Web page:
European Union Proposal for Addressing Global Deforestation

The European Commission (the Commission) just released their proposal for addressing the challenges of deforestation and forest degradation to tackle climate change and biodiversity loss. This is the long
awaited Communication on the European Union’s (EU’s) proposed position on global warming emissions from deforestation in the lead-up to the international climate negotiations in Copenhagen.

The lack of a specific position had caused some interesting back-and-forth between the negotiators for Papua New Guinea and the EU at the climate negotiations in Ghana. So, what clarity did the EU provide on its position as we move towards Copenhagen? (It is important to remember that this is a proposal and is not a definitive position of the EU, but rather begins to establish their negotiating position).

Serious goals for addressing deforestation are called for:

...objective to halt global forest cover loss by 2030 at the latest and to reduce gross tropical deforestation by at least 50% by 2020 compared to current levels.

Cutting deforestation loss 50% by 2020 is a similar goal to the one called for in the Eliasch Review (conducted for the United Kingdom government). This would cost an estimated €15-20 billion per year (~$20-27 billion), according to the Commission’s calculation.

Deforestation reduction credits not allowed in their emissions trading system prior to 2020 for a number of reasons including:

-- the scale of potential deforestation credits (deforestation emissions are roughly three times the total regulated emissions under the EU’s emissions trading system); and

-- unresolved monitoring, reporting, verification, and liability questions (e.g., what happens if the credited forest loss reverses due to a forest fire…who is held responsible?)

This is different than the approaches being outlined in two of the main climate proposals in the U.S.—the Boxer-Lieberman-Warner bill and the Boucher-Dingell discussion draft—which both envision that a portion of a company’s compliance could be met through the purchase of deforestation emissions reduction credits.

Major portion of EU’s funding coming from use of auction revenues from its emissions trading system (an idea proposed at the climate negotiations in Ghana). The Commission proposed that at least 20% of the proceeds from the auctioning system post-2012 be used to support climate objectives including tackling deforestation emissions. As the Commission notes, this could generate €1.5-2.5 billion (~$2-2.7 billion) per year in 2020 if 5% of the proceeds from the auction was dedicated to battling deforestation.

Deforestation and forest degradation incentive scheme under the post-2012 international agreement should be based on:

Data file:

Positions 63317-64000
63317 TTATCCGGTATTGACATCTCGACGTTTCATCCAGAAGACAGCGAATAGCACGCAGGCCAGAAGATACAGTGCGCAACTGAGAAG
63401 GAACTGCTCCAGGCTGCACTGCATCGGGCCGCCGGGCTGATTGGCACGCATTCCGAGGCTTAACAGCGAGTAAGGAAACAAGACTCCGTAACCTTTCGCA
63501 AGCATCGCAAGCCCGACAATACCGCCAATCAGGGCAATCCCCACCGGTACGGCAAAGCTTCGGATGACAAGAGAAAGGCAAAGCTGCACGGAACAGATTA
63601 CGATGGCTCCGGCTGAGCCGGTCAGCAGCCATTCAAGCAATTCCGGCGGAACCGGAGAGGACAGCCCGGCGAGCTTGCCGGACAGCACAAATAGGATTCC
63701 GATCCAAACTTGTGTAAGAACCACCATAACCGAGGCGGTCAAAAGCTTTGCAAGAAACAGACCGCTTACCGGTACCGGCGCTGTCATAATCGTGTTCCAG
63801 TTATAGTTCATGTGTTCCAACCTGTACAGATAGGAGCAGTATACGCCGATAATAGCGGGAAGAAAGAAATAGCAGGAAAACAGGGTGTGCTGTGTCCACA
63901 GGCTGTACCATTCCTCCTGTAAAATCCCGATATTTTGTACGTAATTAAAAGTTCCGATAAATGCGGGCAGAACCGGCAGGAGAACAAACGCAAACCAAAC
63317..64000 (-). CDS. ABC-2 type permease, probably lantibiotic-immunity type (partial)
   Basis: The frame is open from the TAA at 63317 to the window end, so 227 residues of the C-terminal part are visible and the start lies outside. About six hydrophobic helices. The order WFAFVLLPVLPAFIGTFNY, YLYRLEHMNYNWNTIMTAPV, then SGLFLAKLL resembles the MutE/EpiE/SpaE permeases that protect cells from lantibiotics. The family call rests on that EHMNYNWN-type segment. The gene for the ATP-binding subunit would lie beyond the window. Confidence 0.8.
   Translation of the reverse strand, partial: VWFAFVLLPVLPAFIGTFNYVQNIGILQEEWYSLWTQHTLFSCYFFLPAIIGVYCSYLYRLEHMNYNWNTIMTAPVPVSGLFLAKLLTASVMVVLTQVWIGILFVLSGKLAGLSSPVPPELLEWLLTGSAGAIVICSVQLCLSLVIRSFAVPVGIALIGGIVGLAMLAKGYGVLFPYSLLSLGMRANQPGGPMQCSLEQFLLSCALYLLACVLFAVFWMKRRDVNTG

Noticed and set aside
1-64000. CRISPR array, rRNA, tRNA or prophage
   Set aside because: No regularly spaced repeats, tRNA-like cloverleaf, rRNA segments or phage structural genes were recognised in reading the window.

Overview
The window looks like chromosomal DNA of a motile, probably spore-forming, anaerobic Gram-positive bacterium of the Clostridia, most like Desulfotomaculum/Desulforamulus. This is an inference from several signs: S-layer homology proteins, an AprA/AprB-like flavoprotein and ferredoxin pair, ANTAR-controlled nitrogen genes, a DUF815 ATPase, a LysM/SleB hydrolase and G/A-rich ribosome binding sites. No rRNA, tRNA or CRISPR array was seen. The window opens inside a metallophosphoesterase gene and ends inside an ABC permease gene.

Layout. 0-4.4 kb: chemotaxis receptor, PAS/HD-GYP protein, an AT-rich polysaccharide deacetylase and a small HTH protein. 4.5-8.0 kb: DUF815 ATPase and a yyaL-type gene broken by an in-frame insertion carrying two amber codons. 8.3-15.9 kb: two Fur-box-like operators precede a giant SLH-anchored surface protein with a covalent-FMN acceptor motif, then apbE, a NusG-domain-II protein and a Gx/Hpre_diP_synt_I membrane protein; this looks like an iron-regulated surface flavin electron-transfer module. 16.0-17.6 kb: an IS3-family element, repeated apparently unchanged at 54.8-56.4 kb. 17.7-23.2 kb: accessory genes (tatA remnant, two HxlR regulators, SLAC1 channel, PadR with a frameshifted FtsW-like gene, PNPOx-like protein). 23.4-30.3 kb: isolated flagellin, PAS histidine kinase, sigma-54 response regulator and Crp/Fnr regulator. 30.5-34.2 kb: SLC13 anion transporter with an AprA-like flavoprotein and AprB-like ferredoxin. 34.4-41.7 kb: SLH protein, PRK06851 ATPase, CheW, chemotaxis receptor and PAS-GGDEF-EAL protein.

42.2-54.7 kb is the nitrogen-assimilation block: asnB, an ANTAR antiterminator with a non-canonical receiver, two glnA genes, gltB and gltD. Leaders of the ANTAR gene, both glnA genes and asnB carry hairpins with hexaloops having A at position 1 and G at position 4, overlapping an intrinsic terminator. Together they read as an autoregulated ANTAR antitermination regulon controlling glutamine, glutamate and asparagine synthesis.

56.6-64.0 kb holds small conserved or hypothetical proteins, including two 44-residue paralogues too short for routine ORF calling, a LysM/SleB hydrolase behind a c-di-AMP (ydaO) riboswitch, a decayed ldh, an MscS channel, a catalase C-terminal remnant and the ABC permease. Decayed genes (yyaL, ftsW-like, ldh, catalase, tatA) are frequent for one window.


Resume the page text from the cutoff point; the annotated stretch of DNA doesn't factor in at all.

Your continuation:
-- establishing a Global Forest Carbon Mechanism in the short-term where support would be provided based upon verified performed emissions reductions for nationwide implementation. It would be open to developing countries that ratify the future agreement and commit to take action to reduce deforestation, provided that they have effective forest governance structures and respect the rights of forest dependent populations.

-- testing the inclusion of deforestation in carbon markets in the long-term for use as compliance by EU Member States. So, while deforestation emissions reduction credits can’t count in the EU’s emissions trading system, an EU country might be able to count them towards the country’s overall emissions reduction target. This would be done only if there was an international agreement with “ambitious mid-term emissions reduction commitments” and proper resolution of other technical issues. They also proposed a new “sectoral mechanism” to avoid emissions reductions in one country simply “leaking” to other countries which aren’t participating (which is one of the reasons there has been a push to address illegal logging as I discussed here).

Addressing illegal logging. As pointed out in the Communication, the EU is a major importer of timber, a lot of which is from illegal harvests (estimated at 19% of all imports), which I highlighted here, here, and here. So, the Commission proposed:

-- Developing voluntary agreements with timber producing countries to ensure that their exports are licensed as legally harvested; and

-- A regulation to oblige EU operators to minimize the risk of illegally harvested timber and timber products entering their supply chain.

Neither of these is as strong as a requirement that all imports into the EU of wood products are certified that they are from legal harvests, as the US recently enacted and the European Parliament recently pushed.

They also proposed to study the impact of EU consumption of other products (such as meat, soybeans, and palm oil) and consider policy options to reduce the impact. Will they adopt a mechanism to address the other international drivers of deforestation?

Looking towards the Post-2012 agreement to be reached in Copenhagen. Well, it seems that there are still differences on the best mechanism to provide incentives to address deforestation emissions. The EU has signaled the potential for deforestation credits to count towards an EU country’s overall target, but only on a testing basis and definitely not linked to their emissions trading system.


Jake Schmidt is the International Climate Policy Director at the Natural Resources Defense Council where he helps to develop the post-2012 international response to climate change (for more information see his blog).